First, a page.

Opinion: We believe more affordable housing creates better opportunities for all

Credit: arvin.temkar@ajc.com

Credit: arvin.temkar@ajc.com

We know that we have to invest more in affordable housing. And we know that we have to stop defining some of our neighbors by the conditions they find themselves in.

A city of opportunity for all. That is our aspiration and commitment. Working together, we want to build an Atlanta that works for all.

Central to this ambition is safe, quality and affordable housing. Housing is bigger than shelter. Homes serve as a hub for opportunity. Where you live significantly shapes where your children go to school, how safe you feel walking down the street, what kinds of jobs you have access to and so much more.

Atlanta is not alone in facing enormous housing challenges. We are committed to taking bold action to rise to the challenge. The city’s housing plan addresses the full spectrum of housing issues, from ensuring that unhoused people have access to services and shelter, to building and preserving 20,000 units of affordable homes so that all can share in Atlanta’s growth.

Credit: contributed

Credit: contributed

One of the areas that requires our urgent attention is that of substandard housing, particularly nuisance and blighted properties that have fallen into disrepair.

The Forest Cove apartment community in Atlanta’s Thomasville Heights neighborhood is instructive. An infamous apartment complex riddled with crime and deplorable living conditions for more than a decade, Forest Cove stood as a glaring example of how we, as a community, failed our neighbors. Forest Cove residents – over 200 families – were living in uninhabitable apartments — dangerous from both a health and safety perspective.

Credit: contributed

Credit: contributed

So, when a Fulton County judge condemned the property in January and ordered that it be closed by September, we knew that we had to act. This was not a property owned by the city, and so we did not have a legal obligation to intervene. But these families were Atlantans, like us, and we were called to serve.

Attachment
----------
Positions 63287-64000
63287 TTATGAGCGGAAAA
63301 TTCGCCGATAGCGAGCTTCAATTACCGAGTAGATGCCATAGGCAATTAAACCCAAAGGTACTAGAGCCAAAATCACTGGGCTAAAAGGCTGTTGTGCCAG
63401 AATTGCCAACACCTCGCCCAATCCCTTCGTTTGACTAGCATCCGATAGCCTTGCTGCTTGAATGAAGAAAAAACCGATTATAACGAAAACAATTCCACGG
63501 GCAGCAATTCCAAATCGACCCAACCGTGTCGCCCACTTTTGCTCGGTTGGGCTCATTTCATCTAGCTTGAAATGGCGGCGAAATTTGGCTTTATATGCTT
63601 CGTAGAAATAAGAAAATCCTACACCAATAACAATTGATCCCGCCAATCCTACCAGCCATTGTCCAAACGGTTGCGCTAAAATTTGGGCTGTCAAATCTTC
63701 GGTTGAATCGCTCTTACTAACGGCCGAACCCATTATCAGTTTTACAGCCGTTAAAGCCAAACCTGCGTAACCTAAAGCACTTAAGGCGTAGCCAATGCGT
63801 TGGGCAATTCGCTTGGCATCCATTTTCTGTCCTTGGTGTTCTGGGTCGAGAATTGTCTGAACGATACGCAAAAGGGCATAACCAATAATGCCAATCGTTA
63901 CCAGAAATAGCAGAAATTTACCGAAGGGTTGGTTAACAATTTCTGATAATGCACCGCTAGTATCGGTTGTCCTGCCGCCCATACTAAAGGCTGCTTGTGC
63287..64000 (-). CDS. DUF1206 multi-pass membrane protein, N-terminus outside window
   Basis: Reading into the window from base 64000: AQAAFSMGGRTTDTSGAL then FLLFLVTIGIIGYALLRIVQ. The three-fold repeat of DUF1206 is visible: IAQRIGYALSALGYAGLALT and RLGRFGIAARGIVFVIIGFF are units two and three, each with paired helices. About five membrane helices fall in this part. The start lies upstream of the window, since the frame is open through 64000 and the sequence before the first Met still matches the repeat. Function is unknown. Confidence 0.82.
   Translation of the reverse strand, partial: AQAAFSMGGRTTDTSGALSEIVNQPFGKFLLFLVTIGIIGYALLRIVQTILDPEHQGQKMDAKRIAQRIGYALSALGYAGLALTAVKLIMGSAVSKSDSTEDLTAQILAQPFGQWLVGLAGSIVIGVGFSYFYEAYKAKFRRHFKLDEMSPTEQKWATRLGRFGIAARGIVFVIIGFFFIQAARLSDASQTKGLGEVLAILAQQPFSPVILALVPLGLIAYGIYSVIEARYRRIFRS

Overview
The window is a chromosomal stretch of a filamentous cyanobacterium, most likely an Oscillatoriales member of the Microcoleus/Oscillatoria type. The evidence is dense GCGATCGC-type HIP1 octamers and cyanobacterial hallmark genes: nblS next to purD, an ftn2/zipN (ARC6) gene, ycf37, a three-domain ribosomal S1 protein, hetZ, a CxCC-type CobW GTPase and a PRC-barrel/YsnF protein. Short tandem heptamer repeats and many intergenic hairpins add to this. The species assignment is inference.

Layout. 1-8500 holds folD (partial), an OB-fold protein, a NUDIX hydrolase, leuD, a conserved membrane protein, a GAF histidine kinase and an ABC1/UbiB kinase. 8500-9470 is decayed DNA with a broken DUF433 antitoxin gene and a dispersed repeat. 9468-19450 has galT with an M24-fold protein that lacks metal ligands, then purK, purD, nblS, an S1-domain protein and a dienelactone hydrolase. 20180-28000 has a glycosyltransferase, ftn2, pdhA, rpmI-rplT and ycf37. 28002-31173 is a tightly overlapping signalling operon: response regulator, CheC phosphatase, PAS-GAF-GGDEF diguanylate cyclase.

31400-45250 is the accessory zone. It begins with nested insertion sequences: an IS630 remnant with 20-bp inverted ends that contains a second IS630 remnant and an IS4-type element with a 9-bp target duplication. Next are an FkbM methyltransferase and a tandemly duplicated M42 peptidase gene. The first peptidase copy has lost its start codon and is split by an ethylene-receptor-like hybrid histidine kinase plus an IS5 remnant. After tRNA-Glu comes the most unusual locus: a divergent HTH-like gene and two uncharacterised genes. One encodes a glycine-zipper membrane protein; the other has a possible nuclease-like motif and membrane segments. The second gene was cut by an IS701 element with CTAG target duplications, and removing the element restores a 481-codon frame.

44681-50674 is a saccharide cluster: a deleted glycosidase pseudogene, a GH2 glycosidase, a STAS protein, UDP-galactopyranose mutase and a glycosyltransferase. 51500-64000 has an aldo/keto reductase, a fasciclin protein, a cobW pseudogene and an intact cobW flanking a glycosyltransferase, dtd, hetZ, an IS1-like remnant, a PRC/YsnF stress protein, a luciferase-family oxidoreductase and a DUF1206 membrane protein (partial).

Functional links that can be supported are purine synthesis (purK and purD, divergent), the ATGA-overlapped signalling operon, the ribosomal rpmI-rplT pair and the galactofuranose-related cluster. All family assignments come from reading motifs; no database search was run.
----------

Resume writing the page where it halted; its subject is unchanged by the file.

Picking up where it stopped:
On June 1, the first four families were relocated from Forest Cove. By the end of last month, we had successfully helped all 202 families to relocate from Forest Cove to new homes. This was a monumental effort that was only made possible by the highest levels of cooperation from multiple partner organizations — nonprofits, corporations and public agencies — and through the $9.1 million that the city of Atlanta dedicated to the effort.

We took on the task of finding homes for individuals and families in the tightest rental housing market in decades. Many Forest Cove residents, understandably, were skeptical of this relocation opportunity, given the long history of broken promises and past failed efforts to help them. And trying to convince them to move from the only home many of them had ever known – albeit substandard – while ensuring our partners adhered to HUD’s rigorous requirements, was arduous — both mentally and emotionally.

Our partners worked tirelessly to provide each resident with multiple housing options, as well as comprehensive relocation assistance that included transportation to tour each housing option, furniture, moving supplies, utility connection fees and more. They provided Forest Cove residents with vital supportive services, including camps for children, fresh produce and access to clean shower facilities on various days and weeks throughout the hot summer season.

For us, it is a testament to what is possible when concerned Atlantans work together to help their neighbors. And it underscores that much remains to be done.

While relocating residents from Forest Cove is an important milestone, we know that it is but a first step. Now, with our partners, we begin the necessary, long-term work of helping to stabilize these families in their new homes and communities and providing them with the supports needed to empower them to change the trajectory of their own lives. We also begin the work of redeveloping the Forest Cove property and the 100-plus acres of underutilized publicly owned land throughout Thomasville Heights. Working together, we believe that we can ensure a healthy and thriving future for this neighborhood.

We know that Forest Cove is just one example of where people have been left behind in substandard housing in our city. While this relocation was an enormous lift, it is not the only property that needs addressing in Atlanta. The lessons learned at Forest Cove are beginning to inform our work elsewhere in the city.

We know that we have to invest more in affordable housing. We know that tenants need stronger protections and that landlords need to be held accountable when they do not take care of their properties and residents.

And we know that we have to stop defining some of our neighbors by the conditions they find themselves in. Rather, we need to question and reform the institutions and systems that allow substandard conditions to occur.

As another great Atlantan, Rev. Martin Luther King Jr. noted, “Whatever affects one directly, affects all indirectly.” Ours is a shared destiny.

We are committed to building a more-equitable Atlanta where all residents have quality housing and a fair shot at a decent life. A city of opportunity for all.

Andre Dickens is Atlanta’s mayor and Frank Fernandez is president and CEO, Community Foundation for Greater Atlanta.